Relearning R
A hodgepodge of notes for learning R for my reference, segmented by
–
Visualisations
ggplot(data = <DATA>) +
<GEOM_FUNCTION>(
mapping = aes(<MAPPINGS>),
stat = <STAT>,
position = <POSITION>
) +
<COORDINATE_FUNCTION> +
<FACET_FUNCTION>
 use
facets
: subplots that display subsets of data (categorical variables)
ggplot(data = mpg) +
geom_point(mapping = aes(x = displ, y = hwy)) +
facet_wrap(~ class, nrow = 2)

also can use
facet_grid()
to plot combination of two variables:ggplot(data = mpg) + geom_point(mapping = aes(x = displ, y = hwy)) + facet_grid(drv ~ cyl)

geom_point
vsgeom_smooth
; which object to map plots; every geom function takesmapping
as an argument; instead oflinetype
below, can also usegroup
to show different types of categories with same linetypeggplot(data = mpg) + geom_smooth(mapping = aes(x = displ, y = hwy, linetype = drv))

repetition isn’t necessary:
ggplot(data = mpg, mapping = aes(x = displ, y = hwy)) + geom_point(mapping = aes(color = class)) + geom_smooth(data = filter(mpg, class == "subcompact"), se = FALSE)

changing order of bar chart for categorical mappings (so doesn’t order based on increasing frequency):
demo < tribble( ~cut, ~freq, "Fair", 1610, "Good", 4906, "Very Good", 12082, "Premium", 13791, "Ideal", 21551 ) ggplot(data = demo) + geom_bar(mapping = aes(x = cut, y = freq), stat = "identity" #use y = stat(prop) for proportion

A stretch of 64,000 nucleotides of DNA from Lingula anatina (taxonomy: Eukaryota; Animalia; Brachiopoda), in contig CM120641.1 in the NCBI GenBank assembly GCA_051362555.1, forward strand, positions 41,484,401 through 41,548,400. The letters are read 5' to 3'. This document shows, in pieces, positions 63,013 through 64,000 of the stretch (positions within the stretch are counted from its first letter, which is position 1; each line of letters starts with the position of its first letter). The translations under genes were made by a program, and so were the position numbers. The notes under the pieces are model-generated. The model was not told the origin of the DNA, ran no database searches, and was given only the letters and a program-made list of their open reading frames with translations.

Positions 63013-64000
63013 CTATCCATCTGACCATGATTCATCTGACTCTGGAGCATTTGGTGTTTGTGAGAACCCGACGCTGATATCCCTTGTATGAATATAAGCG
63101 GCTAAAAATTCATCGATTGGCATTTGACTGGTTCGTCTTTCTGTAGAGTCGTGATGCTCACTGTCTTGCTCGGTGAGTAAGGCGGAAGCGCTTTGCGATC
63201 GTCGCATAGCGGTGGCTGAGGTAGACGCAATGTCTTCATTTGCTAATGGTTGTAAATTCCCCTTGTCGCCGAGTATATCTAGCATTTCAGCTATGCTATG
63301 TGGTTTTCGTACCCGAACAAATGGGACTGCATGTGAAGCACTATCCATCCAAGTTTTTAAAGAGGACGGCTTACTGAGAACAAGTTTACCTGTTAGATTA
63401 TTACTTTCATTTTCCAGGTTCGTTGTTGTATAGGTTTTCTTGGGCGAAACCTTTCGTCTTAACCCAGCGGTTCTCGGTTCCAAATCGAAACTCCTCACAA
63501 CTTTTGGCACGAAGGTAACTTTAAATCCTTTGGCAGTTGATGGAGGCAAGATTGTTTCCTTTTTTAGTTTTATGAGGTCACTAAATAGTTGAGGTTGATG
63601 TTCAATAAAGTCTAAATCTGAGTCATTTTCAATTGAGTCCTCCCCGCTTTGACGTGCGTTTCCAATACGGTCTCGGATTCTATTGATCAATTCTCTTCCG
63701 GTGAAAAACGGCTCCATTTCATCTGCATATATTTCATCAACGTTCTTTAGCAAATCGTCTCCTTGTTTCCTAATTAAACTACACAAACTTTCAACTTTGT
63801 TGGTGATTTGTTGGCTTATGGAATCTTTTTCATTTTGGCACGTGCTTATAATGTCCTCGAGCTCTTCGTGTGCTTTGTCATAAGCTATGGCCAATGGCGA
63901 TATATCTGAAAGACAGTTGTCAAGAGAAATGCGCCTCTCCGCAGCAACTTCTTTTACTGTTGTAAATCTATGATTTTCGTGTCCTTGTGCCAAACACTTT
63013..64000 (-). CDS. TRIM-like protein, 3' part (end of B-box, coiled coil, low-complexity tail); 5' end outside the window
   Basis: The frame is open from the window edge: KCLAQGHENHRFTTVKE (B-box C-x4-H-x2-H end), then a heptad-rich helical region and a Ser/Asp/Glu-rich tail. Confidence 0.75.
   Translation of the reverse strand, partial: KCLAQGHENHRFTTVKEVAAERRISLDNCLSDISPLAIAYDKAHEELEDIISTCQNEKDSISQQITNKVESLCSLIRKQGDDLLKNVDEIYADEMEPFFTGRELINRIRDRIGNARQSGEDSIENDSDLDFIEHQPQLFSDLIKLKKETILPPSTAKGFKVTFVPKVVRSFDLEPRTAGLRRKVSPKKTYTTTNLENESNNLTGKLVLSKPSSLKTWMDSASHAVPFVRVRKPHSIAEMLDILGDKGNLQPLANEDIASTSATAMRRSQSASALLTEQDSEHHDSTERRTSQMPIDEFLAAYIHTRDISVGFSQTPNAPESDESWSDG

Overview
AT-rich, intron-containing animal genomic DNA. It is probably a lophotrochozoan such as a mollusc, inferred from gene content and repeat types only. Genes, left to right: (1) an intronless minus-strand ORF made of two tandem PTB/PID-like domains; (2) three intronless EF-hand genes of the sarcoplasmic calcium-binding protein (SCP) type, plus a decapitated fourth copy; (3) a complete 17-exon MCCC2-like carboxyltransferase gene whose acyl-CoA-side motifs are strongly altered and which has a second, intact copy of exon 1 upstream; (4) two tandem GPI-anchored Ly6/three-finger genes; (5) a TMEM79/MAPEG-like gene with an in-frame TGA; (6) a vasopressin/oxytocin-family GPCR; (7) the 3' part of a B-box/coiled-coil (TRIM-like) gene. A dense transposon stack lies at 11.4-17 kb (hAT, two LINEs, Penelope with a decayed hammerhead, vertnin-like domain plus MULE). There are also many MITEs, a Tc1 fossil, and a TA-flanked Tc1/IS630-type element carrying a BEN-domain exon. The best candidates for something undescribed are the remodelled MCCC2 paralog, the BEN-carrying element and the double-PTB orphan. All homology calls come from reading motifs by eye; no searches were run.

lineplots (w stats)/ boxplots:
ggplot(data = diamonds) + stat_summary( mapping = aes(x = cut, y = depth), fun.min = min, fun.max = max, fun = median ) ggplot(data = mpg, mapping = aes(x = class, y = hwy)) + geom_boxplot() #add + coord_flip() to make it horizontal

can use
fill
(also for categorical) to fill whole bars, or normalcolor
for outlines 
position = "identity"
will place each object exactly where it falls in the context of the graph. This is not very useful for bars, because it overlaps them. To see that overlapping we either need to make the bars slightly transparent by settingalpha
to a small value, or completely transparent by settingfill = NA
; basically doesn’t stack like fill, but overlaps on top of each other to see original value compared to y 
position = "fill"
works like stacking, but makes each set of stacked bars the same height. This makes it easier to compare proportions across groups 
position = "dodge"
places overlapping objects directly beside one another. This makes it easier to compare individual values; below image shows this  use position =
jitter
for scatterplot when points over plot with each other; + geom_jitter()  can use
bar + coord_polar()
to make bar charts into pie charts  explore labs for tags/titles/etc
–
For more resources:
 Notes taken from an online book here